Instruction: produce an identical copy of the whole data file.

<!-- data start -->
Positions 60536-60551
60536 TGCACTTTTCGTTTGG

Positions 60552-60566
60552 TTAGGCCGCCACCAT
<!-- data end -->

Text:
Positions 60536-60551
60536 TGCACTTTTCGTTTGG

Positions 60552-60566
60552 TTAGGCCGCCACCAT